Keeping the nation’s top secrets isn’t just the only reason to classify documents, apparently. The former director of the Australian Institute of Criminology from 1994 to 2003, Professor Adam Graycar, wrote in a Senate committee submission of his time as the head of the research agency, where he had top secret security clearance. He said he was often bewildered at what public servants would mark as classified, and discovered that classification would be used to cover up poor work:

“From time to time I would see classified material, and often would have no idea why it was classified, because there was nothing special or secret in it. What I soon discovered was that the quality of the material was so very poor that the author or agency would have been ashamed and even humiliated were it open to public scrutiny. Not only that, there were times when material came marked as classified, which was entirely plagiarised.”

Graycar said that often material produced by certain agencies was word-for-word plagiarised from other agencies but retitled and classified.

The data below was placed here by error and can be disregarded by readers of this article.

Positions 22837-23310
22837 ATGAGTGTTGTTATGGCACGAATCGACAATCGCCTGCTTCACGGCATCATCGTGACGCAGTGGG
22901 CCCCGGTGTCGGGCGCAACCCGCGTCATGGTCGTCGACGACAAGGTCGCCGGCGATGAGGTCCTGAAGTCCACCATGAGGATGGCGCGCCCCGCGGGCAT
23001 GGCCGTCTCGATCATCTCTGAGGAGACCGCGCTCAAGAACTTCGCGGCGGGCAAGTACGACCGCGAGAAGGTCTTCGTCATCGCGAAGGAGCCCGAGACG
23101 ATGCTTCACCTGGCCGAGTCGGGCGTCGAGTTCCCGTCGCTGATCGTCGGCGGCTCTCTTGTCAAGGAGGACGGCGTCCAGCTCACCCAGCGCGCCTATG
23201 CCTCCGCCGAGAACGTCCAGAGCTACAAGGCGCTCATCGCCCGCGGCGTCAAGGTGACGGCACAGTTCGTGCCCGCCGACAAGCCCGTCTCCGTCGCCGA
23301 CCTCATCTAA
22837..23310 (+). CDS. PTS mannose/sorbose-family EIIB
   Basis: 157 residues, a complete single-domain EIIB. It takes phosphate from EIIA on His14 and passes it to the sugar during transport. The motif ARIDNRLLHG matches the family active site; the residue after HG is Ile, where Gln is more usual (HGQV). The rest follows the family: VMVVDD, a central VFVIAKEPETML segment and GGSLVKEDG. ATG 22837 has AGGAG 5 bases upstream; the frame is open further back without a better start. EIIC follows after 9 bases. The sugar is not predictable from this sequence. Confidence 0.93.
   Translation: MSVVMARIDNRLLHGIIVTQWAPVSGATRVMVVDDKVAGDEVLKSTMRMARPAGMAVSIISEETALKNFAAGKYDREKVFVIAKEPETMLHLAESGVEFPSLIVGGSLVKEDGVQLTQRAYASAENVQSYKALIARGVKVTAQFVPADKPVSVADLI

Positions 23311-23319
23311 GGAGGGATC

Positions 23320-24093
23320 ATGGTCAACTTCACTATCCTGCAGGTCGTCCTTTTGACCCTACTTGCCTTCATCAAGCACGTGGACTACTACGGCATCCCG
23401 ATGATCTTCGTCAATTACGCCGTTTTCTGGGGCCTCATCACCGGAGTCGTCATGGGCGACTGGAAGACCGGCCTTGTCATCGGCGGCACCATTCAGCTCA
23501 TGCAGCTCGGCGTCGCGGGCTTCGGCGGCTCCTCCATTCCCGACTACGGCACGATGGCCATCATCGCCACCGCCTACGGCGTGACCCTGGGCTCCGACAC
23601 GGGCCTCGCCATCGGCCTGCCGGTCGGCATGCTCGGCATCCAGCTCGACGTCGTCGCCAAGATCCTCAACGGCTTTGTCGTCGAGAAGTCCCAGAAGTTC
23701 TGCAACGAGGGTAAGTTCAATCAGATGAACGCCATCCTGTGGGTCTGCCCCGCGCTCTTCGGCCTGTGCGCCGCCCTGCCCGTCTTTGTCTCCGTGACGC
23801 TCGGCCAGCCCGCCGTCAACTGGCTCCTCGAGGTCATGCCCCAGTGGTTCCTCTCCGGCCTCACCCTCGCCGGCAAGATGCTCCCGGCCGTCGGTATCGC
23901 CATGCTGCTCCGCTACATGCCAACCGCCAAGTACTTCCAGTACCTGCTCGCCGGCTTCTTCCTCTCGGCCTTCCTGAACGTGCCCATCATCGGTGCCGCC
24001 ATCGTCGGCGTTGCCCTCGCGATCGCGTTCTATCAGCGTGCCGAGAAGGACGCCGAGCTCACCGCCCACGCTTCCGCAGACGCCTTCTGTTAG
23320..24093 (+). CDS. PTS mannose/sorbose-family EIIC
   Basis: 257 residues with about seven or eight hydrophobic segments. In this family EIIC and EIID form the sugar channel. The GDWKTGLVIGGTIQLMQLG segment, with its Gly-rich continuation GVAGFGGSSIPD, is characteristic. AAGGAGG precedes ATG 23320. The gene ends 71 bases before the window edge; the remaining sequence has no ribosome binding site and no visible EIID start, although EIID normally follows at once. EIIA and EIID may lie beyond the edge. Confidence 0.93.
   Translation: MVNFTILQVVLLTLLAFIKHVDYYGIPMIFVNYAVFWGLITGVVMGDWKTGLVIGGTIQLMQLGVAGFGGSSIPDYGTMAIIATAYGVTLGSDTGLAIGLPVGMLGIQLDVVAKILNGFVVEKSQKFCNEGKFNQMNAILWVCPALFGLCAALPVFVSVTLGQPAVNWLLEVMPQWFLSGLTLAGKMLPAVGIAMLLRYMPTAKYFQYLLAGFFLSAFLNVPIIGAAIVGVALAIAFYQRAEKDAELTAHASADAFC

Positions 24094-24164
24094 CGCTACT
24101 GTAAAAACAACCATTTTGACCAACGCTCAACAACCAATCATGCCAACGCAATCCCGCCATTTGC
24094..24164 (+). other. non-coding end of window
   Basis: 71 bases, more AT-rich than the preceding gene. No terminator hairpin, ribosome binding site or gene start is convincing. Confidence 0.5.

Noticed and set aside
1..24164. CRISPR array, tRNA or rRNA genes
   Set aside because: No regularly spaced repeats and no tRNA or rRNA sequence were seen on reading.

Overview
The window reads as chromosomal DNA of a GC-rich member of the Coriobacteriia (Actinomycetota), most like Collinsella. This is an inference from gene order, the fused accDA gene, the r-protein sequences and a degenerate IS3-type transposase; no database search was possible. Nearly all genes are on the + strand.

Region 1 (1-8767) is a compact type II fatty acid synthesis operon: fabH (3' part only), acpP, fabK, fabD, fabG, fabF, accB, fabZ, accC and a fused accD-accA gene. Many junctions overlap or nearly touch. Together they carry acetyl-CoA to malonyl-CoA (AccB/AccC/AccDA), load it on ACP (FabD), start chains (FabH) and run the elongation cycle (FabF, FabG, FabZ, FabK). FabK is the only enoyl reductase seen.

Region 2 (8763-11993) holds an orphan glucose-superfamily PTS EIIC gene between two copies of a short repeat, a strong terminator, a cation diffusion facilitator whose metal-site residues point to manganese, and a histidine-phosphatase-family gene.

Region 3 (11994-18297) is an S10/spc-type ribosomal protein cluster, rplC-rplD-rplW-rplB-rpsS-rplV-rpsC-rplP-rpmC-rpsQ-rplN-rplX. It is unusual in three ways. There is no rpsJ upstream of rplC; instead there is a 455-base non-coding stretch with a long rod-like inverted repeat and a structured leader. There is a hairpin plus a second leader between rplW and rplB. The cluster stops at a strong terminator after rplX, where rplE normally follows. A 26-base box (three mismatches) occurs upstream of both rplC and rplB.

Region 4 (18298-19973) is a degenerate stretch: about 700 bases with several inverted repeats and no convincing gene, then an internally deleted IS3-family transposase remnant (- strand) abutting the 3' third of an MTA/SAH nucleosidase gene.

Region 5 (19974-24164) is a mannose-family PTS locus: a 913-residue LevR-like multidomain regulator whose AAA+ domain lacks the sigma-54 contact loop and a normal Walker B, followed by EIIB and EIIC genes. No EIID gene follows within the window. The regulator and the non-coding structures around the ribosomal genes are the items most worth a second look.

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Graycar’s comments were cited in the committee’s report, which recommended the passage of legislation that would allow the AIC to merge with the Australian Crime Commission. Graycar, among others, are opposed to the merger. He told the committee that people were either going to be unable to access research from the merged entity due to the security classification of the research, or would be reluctant to trust the data the agency chose to release.

“Hiding behind a wall of classification, as will be inevitable if all our research comes through an intelligence agency, is not in the national interest,” he said.

Both Labor and the Greens are opposed to the merger of the two agencies on the grounds of the impact on research.

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Peter Fray
Peter Fray
Editor-in-chief
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